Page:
There are many variations and causes of heel pain. Generally heel pain is caused by abnormalities in the way you walk. These abnormalities cause stress to bone, ligaments and tendons. Other stresses come from injury, chronic stress (i.e. long distance running), obesity, and improper or poorly constructed shoe gear.
General Heel Pain Causes
Heel Spur: A boney growth on the bottom of the calcaneus (heel bone), which extends forward, toward the toes. This growth is a result of excessive stress or tearing of the soft tissue that attaches to the bottom of the heel bone. The heel spur does not cause pain, but is a secondary result of stress and tearing of soft tissue structures.
Plantar Fasciitis: The plantar fascia is a ligament that starts on the bottom of the heel bone and extends forward to the ball of the foot. This ligament can be sprained or torn by a traumatic injury, or repeated extension beyond its normal length. A sprain or tear can cause swelling and pain, and in some instances chronic pain. Typical symptoms include: pain in the bottom of the heel, especially after periods of rest, pain is worse in the morning and at night, but diminishes with activity during the day. Rest does not typically resolve the pain, as it usually returns when activity is resumed.
Achilles Tendonitis: The Achilles tendon starts as two muscles just behind and below the knee, and extends down the leg, attaching to the back of the heel bone. When the Achilles tendon becomes tight, it is easily strained, or even partially torn. This causes pain and swelling to the back of the heel. Secondary changes, such as bone growth on the back of the heel, calcification of the tendon, and hard nodules forming in the tendon can occur.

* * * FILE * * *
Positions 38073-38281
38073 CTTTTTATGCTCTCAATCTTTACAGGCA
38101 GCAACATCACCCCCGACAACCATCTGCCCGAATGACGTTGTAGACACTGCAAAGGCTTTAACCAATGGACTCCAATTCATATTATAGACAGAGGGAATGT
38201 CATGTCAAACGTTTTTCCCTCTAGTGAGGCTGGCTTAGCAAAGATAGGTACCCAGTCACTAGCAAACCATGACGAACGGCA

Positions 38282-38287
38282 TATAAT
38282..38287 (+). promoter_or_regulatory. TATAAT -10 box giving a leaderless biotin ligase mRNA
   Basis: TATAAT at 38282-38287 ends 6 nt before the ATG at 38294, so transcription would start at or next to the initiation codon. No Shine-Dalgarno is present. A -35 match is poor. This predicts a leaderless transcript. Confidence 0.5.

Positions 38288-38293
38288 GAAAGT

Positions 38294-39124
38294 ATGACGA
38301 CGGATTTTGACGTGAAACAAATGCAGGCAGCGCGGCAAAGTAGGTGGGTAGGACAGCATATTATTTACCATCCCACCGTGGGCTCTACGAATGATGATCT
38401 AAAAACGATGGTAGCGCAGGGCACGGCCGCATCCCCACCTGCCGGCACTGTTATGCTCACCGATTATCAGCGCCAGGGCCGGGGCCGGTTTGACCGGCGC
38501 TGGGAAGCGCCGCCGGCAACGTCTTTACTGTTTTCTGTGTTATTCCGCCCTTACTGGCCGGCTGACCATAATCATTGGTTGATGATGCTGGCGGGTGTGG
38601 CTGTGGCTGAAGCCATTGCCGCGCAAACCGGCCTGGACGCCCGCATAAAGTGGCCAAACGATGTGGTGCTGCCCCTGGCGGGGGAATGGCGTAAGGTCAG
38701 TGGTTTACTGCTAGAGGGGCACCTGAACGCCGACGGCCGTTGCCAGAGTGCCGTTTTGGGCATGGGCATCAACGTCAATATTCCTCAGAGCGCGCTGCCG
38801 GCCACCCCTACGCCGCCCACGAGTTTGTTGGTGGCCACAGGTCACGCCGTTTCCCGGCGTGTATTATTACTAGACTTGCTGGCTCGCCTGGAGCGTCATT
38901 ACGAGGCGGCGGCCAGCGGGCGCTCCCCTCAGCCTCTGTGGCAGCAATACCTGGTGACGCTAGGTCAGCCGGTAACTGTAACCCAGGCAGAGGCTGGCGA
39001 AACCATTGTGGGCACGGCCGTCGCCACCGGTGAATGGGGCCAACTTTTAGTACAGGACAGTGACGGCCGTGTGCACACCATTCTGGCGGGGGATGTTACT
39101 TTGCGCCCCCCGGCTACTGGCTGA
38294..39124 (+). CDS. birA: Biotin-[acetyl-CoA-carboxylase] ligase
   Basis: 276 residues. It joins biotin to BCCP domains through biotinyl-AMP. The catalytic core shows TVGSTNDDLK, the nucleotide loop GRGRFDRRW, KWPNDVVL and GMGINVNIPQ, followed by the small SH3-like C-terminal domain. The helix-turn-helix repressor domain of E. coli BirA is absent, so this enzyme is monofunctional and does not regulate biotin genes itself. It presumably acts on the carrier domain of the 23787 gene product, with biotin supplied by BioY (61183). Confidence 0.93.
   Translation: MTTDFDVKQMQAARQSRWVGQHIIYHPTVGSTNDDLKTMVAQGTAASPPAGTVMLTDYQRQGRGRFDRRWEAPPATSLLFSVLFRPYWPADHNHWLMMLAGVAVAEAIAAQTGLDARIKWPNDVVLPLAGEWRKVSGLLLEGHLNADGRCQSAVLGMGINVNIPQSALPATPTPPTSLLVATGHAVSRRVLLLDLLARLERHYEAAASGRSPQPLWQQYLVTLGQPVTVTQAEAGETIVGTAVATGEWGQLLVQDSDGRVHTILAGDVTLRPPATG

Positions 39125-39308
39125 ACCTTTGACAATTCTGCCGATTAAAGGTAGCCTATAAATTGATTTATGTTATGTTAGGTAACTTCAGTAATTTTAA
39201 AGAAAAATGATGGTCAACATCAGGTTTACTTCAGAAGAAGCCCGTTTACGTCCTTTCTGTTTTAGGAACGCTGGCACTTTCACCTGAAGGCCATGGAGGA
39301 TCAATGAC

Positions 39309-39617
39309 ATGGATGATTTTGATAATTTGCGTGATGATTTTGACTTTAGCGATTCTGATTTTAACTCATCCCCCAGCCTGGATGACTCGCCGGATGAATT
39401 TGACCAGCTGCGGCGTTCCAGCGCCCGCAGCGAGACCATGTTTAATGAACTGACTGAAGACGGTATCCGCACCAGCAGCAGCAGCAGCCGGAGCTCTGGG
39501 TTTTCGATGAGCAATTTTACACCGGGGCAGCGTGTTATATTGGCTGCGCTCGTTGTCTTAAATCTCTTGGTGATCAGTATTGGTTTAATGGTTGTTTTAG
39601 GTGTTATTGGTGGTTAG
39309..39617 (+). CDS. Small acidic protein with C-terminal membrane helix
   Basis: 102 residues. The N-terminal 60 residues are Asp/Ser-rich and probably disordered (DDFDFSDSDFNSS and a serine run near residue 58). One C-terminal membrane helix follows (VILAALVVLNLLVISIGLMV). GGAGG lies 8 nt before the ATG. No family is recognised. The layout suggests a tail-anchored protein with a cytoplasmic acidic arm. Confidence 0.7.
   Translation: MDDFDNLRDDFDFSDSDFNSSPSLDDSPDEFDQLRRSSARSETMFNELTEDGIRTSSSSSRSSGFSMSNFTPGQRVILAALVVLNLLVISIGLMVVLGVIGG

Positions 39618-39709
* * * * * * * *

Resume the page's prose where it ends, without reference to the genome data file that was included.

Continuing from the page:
Treatment for all heel pain generally includes stretching, anti-inflammatory medication, taping, and orthotic type inserts. Steroid injections are not recommended for Achilles tendonitis as it increases the possibility for an Achilles tendon rupture. Steroid injections can be used in the treatment plan for plantar fasciitis. Some people fail these conservative treatments and require surgery.
Not all heel pain can be prevented, but the following suggestions can limit risks of developing heel pain.
Select proper and well-fitting shoe gear for the activity of choice.
Do not wear old, worn out shoe gear.
Perform daily Achilles tendon stretches.
Stretch before performing activity.